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Greyhound BusJohn followed Klein off the bus in order to say good-bye and use the restroom. Klein told the driver, “Thanks. Have a safe trip,” and the driver nodded and smiled back to him.

Once they were in the terminal building and out of the traffic flow Klein shifted his small suitcase from his right to his left hand, extended his now free right and said, “John? It’s been really great sharing the last six hours or so together. It’s been both entertaining and educational.”

John let his tired black duffle fall to the ground, took Klein’s hand and asked, “So, are you going to tell Allison we slept together?”

Klein’s eyes got huge, his head jerked back and he snatched his hand away from John’s. “What!?”

John tilted his head to the left, held both of his hands out in front of him with palms facing upward and grinned. “What? You trying to tell me you didn’t sleep on that bus?”

“You, sir, are a sick S.O.B.,” Klein responded, smiling and shaking his head. “If we were in Tennessee I think we’d have to have a fist fight over that. Damn Yankee” he added, somehow managing to scowl and grin simultaneously. “Hey? What’s your last name, anyway?”

“Knopick. Two K’s, the first one is silent. How about you?”

“Hammond. No silent letters. Well, John silent K Knopick, it’s been a pleasure.”

“You too. Best of luck with school and Allison. Take care.”

“You too. Good luck,” Klein said before picking up his bag and heading out to the parking lot and his waiting friend.

John didn’t watch Klein leave. He grabbed his bag, darted into the restroom, took care of business and then headed back to the bus. A fat handful of folks had exited the bus in Effingham and a far less full one entered so the bus was a bit less crowded than it had been fifteen minutes earlier. It was almost two A.M. and in three and a half hours he should be in Chicago, good Lord willing. “Can’t happen soon enough,” he whispered to himself as he settled into what had been Klein’s seat, his overcoat again impressed for double duty as a make-do pillow, shut his eyes and willed the miles to fly by.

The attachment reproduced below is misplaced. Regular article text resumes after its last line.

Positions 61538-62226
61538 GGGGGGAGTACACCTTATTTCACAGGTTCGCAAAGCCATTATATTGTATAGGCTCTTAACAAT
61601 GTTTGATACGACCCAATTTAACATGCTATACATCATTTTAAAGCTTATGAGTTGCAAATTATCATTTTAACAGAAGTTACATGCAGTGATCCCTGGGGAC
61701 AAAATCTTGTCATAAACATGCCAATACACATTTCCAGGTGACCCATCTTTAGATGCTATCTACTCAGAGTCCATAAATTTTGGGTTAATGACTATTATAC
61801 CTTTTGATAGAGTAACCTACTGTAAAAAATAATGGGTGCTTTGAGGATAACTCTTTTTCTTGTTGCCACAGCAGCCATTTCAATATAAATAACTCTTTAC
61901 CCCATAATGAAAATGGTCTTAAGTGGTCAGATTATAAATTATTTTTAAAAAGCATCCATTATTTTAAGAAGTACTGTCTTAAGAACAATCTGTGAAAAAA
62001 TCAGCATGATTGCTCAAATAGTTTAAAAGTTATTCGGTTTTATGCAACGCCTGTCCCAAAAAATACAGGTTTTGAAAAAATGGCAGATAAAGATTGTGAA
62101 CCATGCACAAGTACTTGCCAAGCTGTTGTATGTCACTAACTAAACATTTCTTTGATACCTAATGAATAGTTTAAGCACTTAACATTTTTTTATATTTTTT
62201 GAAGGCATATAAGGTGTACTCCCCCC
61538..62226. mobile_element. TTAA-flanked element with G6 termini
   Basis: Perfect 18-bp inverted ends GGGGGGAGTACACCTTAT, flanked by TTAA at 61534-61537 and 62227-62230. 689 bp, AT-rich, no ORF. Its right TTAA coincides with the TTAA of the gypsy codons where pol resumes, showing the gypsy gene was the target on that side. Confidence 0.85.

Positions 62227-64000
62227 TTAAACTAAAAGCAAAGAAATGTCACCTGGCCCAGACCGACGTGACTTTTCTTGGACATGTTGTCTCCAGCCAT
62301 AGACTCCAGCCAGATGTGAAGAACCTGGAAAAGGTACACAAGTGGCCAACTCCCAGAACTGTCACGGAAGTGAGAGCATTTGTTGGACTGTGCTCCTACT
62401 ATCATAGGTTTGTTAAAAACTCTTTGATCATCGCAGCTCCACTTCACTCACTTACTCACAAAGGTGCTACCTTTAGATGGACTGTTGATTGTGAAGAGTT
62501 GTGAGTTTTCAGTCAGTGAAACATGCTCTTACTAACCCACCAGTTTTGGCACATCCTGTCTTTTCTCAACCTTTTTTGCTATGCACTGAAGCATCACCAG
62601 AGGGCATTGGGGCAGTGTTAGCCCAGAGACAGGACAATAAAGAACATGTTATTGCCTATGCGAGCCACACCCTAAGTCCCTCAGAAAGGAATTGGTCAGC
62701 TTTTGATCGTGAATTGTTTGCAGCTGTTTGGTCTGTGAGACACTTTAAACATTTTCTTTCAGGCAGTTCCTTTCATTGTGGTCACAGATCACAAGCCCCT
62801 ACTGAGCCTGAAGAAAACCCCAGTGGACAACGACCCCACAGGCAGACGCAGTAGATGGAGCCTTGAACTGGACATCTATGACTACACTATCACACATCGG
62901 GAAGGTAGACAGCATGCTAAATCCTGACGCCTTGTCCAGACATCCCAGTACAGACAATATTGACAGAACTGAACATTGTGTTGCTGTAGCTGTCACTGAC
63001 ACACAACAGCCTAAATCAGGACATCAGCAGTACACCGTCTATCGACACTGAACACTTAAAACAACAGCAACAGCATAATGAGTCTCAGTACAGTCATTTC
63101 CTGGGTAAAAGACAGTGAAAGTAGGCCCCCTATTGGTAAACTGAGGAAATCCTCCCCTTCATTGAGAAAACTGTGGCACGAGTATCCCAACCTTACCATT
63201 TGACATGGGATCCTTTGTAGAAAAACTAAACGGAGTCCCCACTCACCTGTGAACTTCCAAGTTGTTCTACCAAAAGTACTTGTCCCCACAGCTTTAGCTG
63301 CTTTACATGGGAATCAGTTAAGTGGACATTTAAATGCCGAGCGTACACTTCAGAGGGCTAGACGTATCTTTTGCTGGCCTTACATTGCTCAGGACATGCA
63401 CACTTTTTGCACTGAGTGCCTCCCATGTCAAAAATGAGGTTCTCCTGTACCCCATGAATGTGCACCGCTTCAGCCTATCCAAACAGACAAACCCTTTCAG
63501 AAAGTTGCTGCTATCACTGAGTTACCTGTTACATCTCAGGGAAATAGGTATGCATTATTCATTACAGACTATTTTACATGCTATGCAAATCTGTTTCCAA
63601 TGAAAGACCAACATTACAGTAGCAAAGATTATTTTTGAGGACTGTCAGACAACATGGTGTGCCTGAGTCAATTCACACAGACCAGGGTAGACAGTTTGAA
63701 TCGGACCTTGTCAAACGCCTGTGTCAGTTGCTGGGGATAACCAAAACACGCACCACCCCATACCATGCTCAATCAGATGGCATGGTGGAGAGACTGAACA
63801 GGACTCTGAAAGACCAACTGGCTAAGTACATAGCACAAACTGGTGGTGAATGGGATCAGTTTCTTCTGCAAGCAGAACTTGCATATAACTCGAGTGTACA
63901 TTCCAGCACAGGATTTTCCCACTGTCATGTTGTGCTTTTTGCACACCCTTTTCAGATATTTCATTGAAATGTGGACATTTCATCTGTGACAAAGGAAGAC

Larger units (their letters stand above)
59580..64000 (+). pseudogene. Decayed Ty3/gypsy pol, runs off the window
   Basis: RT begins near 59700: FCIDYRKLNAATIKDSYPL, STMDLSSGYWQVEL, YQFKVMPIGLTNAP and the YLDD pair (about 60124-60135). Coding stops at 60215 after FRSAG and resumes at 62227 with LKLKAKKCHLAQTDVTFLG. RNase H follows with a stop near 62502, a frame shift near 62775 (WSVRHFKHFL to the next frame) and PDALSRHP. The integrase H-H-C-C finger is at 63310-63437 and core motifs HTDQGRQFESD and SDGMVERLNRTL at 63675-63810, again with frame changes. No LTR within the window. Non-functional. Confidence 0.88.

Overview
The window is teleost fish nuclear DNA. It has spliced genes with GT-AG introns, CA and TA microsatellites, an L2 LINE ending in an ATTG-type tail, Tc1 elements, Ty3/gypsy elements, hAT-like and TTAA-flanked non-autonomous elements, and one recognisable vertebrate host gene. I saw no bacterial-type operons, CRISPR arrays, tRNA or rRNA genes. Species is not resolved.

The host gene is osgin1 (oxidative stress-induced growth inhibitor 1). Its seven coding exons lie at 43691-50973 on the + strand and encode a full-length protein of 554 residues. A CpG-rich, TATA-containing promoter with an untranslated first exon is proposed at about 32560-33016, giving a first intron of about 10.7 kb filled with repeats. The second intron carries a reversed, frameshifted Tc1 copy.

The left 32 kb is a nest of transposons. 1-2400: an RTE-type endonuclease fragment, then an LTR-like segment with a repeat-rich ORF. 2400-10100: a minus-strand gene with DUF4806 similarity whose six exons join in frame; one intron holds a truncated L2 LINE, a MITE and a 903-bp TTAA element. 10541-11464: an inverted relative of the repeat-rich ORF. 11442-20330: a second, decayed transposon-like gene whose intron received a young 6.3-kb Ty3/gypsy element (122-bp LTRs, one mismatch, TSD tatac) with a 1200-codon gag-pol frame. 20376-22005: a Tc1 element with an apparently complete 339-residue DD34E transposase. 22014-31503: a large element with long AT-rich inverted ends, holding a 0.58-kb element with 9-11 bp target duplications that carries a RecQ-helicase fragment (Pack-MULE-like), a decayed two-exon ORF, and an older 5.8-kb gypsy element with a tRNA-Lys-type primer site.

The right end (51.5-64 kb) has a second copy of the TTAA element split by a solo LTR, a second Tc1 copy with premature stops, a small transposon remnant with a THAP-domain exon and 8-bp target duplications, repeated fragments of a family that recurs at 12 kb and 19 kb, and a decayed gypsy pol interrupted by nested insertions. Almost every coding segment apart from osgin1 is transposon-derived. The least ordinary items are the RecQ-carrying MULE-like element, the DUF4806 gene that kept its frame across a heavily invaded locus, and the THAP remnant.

John figured he’d be asleep before the bus was back on the highway but even though he felt tired to the point of exhaustion his anxiety kept the sweet succor of slumber at arm’s length. Joni was less than three and a half hours away, a bit over two hundred miles and every millisecond brought him 34 millimeters closer to his darling. With thirty-four million millimeters to travel didn’t that compute to them being together in 195 minutes?

He exhaled loudly and thrust his head into the palms of his hands. ‘Jiminy, dude,’ he thought to himself, ‘just relax. No matter how you do the math you’re rolling north on I-57 and Joni will be there waiting for you. Let, it, go.’ He subvocalized Fat’s Dominoes’, “Walking to New Orleans,” but substituted crawling for “walking” and sang from in place of “to.” He then moved on to “Sooner or Later” by The Grass Roots, wishing that he could end this compulsive mental loop. Checking his watch, he was dismayed to see that it was only two fifteen.

Observing that it was quarter after two made his brain jump to the Lady Antebellum song, “Need You Now,” and the slightly altered chorus of, “It’s a quarter after two, I’m all alone and I need you now. Said I wouldn’t call but I’ve lost all control and I need you now. And I don’t know how I can do without. I just need you now,” repeated in his head four times before he could make it stop. He wanted desperately to call Joni but knew that doing so would be cruel, impolite, discourteous and ungracious. John searched for more synonyms for boorish but could only come up with three more. ‘Fatigue,’ he thought. ‘Nature’s way of telling you to go to sleep! Moron.’

He pulled his phone out of his pocket, thought about spending some of his prepaid minutes on a text but decided to wait until after five. If Joni was having anywhere near the trouble sleeping that he was having the last thing he wanted to do was disturb her. ‘I love you, Peaches,’ he thought as he slipped his phone back in his pocket and pulled Some Luck from his bag. ‘Come on, Jane Smiley, put me to sleep, won’t you?’ he asked himself as his bleary eyes focused on the print in front of them.

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